Let your cookies and cream ice cream sit out and melt for quite a while. You want it to be extremely pliable. Dump the entire carton into that cleaned cake pan and smooth it out until it is perfectly flat. Place the ice cream layer in the freezer for at least 4 hours but overnight is better. Now you can relax for a bit until we start phase two.

PHASE TWO – START EARLY THE NEXT MORNING

Remove the ice cream layer from the freezer. Fill up your sink about one inch full of hot water. Dip the ice cream pan into the water being careful not to let the water come over the top edge. This will loosen the ice cream enough that you can shimmy it out using a spatula. Don’t worry if it loses a little bit of its shape.

Carefully place the ice cream layer on top of the cake layers. It will be a little bit soft due to the hot water. At this point you should go around the edges with a spatula and make sure the ice cream layer doesn’t stick out too far over the cake layer. I even shaved some pieces off with a knife to get it just right. I think the cake contracts in the pan so it ends up being a bit smaller than the ice cream layer. Once you get it nice and even, put the entire thing back in the freezer to let it solidify.

Here is the biggest secret. Once the layers are re-frozen and solidly in place, ice the entire cake with vanilla ice cream. Yes I’m serious. Let it get a little bit soft, and then mix in some milk until it is a smooth creamy consistency. It will be spreadable just like icing but it will actually stick to the frozen cake and ice cream. It feels like a miracle if you have ever tried to ice an ice cream cake with normal icing … You may have to pop the cake back in the freezer throughout this process if it gets too melty. And sometimes it needs more than one layer of vanilla to get the pure white without any of the brown cake shining through.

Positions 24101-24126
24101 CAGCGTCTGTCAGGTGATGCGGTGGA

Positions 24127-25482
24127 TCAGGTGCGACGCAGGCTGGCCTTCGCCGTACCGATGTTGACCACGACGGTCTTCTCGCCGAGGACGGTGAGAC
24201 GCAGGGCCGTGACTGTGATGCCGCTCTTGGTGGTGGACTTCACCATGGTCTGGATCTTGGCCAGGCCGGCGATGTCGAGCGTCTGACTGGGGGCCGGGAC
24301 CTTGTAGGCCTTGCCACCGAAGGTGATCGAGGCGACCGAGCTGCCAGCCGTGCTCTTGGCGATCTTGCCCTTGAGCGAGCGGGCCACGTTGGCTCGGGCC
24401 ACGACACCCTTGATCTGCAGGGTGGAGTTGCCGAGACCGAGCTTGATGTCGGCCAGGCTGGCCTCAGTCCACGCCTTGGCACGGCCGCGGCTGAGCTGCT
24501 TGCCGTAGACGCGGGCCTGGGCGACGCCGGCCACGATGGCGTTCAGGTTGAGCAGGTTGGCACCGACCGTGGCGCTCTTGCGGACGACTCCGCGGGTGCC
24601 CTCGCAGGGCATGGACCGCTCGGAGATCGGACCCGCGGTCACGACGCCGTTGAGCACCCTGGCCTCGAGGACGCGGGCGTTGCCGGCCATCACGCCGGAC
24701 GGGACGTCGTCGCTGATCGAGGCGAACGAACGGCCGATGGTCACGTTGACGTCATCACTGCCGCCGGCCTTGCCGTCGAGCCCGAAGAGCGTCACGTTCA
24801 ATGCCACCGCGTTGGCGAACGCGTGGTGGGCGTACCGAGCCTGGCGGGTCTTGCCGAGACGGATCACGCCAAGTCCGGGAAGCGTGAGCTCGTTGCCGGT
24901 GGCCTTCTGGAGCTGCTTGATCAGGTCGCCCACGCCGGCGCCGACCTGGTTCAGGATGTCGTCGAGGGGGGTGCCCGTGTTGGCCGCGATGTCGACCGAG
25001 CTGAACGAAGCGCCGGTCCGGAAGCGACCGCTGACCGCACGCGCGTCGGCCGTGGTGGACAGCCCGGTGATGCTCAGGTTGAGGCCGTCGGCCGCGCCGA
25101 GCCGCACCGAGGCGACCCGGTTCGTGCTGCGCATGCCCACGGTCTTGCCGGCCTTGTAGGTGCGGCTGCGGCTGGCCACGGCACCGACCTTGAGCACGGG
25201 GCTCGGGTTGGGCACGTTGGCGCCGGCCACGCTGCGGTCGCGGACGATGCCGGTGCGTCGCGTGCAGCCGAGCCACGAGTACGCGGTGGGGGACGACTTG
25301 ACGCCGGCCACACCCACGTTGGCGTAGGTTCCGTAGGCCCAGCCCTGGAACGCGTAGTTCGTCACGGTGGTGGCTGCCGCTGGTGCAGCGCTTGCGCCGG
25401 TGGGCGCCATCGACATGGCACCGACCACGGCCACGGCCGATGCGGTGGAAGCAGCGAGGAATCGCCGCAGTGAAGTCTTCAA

Add decorative icing to write and design whatever you want. Again, I am just using a standard tub of store-bought chocolate frosting. I’m also using my fun cake icing kit that I accidentally bought my husband for our anniversary the week before this. You can also buy the tubes of icing that come with the little decorative tips. Make sure not to put the decorations too close to the edge, sometimes they like to slip off the side.

Here I am with the cake, fully decorated including the delightful number candles. I am awfully proud of myself as you can imagine based on the first 5 years of our marriage being cake failures. (See the picture at the top of this post for this year’s #30 cake complete with black decorative icing)

The final product! (Inside view)


How to Save Even More Money

So even though my cakes are significantly cheaper than Baskin Robbins’ cakes, you can make them EVEN CHEAPER if you do a little couponing. Cake mixes and frosting tubs are things that quite often go on sale and/or have coupons associated with them. You can get them for cheap cheap cheap. I have about 10 of each in my food storage so I never have to scramble when I’m asked to bring a dessert to an event. One of the best ways we have found to do sale shopping for these types of items is using Deals to Meals (available in the Western United States). With the case lot sales going on these next few weeks you better believe we have been using this service like crazy to stock up on a lot of three month supply foods and “comfort items”.

Oh and I also just have to say I used eggs from my own chickens to make the cake, that was a first this year!

Happy Birthday to my handsome, handy, 30-year old husband who is very supportive of my obsession with food storage and the need to spend WAY too much time blogging about it 😉